A groundbreaking history of Russia, from empire to the Soviet era, viewed through the lens of its money.
Money seems passive, a silent witness to the deeds and misdeeds of its holders, but through its history intimate dramas and grand historical processes can be told. So argues this sweeping narrative of the ruble's story from the time of Catherine the Great to Lenin.
The Russian ruble did not enjoy a particularly reputable place among European currencies. Across two hundred years, long periods of financial turmoil were followed by energetic and pragmatic reforms that invariably ended with another collapse. Why did a country with an industrializing economy, solid private property rights, and (until 1918) a near perfect reputation as a rock-solid repayer of its debts stick for such a prolonged period with an inconvertible currency? Why did the Russian gold standard differ from the European model? In answering these questions, Ekaterina Pravilova argues that politics and culture must be considered alongside economic factors. The history of the Russian ruble offers an opportunity to explore the political reasons behind the preservation of a supposedly backward financial system and to show how politicians used monetary reforms to block or enact political transformations.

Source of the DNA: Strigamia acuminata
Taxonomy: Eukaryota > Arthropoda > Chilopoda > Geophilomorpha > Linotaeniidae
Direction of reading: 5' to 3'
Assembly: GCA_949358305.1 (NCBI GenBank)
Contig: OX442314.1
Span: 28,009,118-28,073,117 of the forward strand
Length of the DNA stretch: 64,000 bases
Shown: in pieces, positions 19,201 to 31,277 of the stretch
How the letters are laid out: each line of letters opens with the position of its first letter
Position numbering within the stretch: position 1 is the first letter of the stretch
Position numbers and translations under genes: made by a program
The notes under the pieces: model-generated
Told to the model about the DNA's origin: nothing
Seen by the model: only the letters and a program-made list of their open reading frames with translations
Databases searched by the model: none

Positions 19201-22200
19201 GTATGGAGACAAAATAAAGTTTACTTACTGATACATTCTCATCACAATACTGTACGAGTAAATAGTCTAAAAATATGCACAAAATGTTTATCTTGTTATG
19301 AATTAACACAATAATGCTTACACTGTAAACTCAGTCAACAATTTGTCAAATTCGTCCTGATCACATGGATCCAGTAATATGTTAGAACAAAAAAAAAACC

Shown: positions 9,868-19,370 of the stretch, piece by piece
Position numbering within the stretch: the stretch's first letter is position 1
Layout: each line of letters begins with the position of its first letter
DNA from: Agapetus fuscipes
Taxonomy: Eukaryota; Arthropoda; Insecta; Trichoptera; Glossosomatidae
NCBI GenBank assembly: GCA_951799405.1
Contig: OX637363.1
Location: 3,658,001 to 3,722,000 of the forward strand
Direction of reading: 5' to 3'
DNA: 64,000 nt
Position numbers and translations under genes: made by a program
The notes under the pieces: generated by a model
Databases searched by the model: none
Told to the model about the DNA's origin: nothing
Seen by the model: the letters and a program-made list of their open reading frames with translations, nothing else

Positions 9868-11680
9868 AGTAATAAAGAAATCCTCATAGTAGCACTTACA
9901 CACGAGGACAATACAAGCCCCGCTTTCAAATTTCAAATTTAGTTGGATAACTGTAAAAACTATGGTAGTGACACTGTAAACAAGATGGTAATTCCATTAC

The Ruble is a history of Russia written in the language of money. It shows how economists, landowners, merchants, and peasants understood, perceived, and used financial mechanisms. In her sweeping account, Pravilova interprets the well-known political events of the eighteenth to early twentieth centuries — wars, attempts at constitutional transformations, revolutions — through the ideas and politics of currency reforms and offers a new history of Russia's imperial expansion and collapse.